Basically, Give money to the nonprofits and let them decide who and what art projects to fund.

I suggest anyone that doesn’t understand what and how HOT funds are awarded to do their own research. I have.

Lisa Blair

This program was rubber stamped by council after council for twenty plus years with virtually no oversight of these public funds. Just as Charlotte says, the amount of HOT collected grew significantly. Rather than holding funds to expand the program to new nonprofits, the same groups received more and more and they became dependent on it to operate. Because forfeiture funds were reallocated to the same groups they often received significantly more than they had been initially granted. A group that had been granted 50K could end up receiving 75-80K in a year and the excess funds were not included in their budgets. Once the council started looking, the problems were easy to see. Now comes the process of correcting the issues, bringing back accountability, and expanding the program to get the maximum benefit from these public funds.

Charlotte O'rourke

Lisa, Best explanation that I’ve read to explain the issue. Our city government has been on a roll to correct and resolve financial issues, and I’m grateful for the oversight of public funds.

Gary Miller

Non profit? Run by highly paid bureaucrats. Al non profit employees profit from taxpayer funding. Tax funded non profits create slush funds without over sight.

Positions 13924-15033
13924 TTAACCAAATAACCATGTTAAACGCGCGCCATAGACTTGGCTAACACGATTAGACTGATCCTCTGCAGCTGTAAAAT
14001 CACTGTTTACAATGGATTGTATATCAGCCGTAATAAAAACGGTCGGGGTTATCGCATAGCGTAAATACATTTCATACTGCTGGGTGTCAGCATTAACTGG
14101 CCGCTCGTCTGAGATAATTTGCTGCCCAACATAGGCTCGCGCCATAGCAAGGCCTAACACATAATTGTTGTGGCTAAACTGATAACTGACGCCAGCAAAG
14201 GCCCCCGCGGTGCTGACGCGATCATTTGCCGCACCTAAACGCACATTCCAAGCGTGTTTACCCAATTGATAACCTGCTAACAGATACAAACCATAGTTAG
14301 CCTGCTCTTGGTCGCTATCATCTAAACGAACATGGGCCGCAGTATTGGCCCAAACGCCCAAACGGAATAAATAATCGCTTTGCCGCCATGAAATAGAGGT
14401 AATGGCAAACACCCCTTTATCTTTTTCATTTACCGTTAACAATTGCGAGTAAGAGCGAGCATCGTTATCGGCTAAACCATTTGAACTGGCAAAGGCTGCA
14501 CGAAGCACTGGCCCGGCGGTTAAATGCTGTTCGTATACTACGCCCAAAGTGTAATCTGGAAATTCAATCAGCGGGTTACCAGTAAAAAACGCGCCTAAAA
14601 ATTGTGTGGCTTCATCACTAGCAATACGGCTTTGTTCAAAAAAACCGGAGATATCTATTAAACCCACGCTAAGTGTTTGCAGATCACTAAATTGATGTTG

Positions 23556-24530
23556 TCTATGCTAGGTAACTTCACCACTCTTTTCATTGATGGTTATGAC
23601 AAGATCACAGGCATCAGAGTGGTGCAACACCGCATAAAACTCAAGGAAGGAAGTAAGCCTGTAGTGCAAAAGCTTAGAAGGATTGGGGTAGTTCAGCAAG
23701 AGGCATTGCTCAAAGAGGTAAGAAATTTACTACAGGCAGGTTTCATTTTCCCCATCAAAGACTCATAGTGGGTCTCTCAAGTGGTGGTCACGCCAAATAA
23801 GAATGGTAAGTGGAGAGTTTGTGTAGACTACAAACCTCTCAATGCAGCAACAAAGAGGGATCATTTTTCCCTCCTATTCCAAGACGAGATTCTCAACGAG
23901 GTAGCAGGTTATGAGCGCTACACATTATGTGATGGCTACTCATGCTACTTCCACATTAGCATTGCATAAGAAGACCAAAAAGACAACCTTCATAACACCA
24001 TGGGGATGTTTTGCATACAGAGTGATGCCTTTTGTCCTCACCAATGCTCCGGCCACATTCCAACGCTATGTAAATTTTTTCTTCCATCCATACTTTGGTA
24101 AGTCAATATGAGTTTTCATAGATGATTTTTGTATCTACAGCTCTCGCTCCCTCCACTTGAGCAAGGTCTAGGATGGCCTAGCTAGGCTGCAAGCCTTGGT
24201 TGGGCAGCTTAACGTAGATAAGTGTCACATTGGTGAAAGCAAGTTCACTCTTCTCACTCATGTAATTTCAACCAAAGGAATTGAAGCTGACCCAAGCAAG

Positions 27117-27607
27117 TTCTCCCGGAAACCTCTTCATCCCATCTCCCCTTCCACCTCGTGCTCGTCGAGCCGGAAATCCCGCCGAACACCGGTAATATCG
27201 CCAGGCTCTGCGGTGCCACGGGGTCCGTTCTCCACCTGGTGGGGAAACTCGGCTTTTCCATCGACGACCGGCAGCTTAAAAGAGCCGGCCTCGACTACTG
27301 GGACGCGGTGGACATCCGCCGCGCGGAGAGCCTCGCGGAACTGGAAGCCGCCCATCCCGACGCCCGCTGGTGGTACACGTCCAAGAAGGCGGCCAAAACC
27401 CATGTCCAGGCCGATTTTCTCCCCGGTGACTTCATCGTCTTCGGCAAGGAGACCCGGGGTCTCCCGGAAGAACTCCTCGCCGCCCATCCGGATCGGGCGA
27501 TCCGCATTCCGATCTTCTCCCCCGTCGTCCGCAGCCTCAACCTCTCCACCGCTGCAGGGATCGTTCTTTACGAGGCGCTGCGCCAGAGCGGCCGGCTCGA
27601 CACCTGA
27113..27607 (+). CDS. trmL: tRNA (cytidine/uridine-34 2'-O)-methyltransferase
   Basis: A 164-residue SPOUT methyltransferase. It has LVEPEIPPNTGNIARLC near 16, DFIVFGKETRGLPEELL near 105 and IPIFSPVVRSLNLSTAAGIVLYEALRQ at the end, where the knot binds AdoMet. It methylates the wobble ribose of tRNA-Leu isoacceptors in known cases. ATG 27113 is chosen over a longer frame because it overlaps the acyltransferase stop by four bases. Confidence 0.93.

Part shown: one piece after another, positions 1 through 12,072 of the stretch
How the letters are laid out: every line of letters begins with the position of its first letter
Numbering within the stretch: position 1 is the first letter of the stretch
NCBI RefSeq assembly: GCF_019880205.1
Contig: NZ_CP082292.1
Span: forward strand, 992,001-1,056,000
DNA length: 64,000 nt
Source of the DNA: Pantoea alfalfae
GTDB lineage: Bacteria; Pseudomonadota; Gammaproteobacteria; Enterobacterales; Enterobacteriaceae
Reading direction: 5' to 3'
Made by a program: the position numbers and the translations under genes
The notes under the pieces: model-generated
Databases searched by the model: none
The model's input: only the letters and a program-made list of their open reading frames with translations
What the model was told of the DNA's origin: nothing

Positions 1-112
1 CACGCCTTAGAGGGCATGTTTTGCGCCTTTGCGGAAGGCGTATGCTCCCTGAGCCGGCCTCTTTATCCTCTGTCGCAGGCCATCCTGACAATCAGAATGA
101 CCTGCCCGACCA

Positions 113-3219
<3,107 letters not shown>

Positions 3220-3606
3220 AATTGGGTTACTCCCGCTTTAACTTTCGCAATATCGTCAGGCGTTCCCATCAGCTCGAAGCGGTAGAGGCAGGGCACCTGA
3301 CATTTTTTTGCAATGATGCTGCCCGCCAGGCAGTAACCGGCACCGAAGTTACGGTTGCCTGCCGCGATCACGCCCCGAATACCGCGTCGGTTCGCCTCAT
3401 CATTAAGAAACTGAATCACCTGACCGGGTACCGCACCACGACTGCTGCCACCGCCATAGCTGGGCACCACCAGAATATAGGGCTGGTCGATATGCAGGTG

Jeff Patterson

Just some facts in case anyone is interested....for 2019, the organization I’m most familiar with, the East End Historical District Association, received its lowest level of HOT Funds since 2004. I can only assume that the other 8 organizations that are also on a 1 year funding cycle experienced similar reductions. Not disputing that the overall amount of HOT Funds hasn’t grown significantly, but the 9 organizations that are on the 1 year funding cycle have seen their level of funding cut significantly. And as far as accountability, the funding definitely comes with strings attached....the quarterly and yearly reporting requirements are very rigorous. The forfeited funds come from organizations that fail to meet those requirements, so there is clearly oversight and accountability.

The author of the article was spot on.

Charlotte O'rourke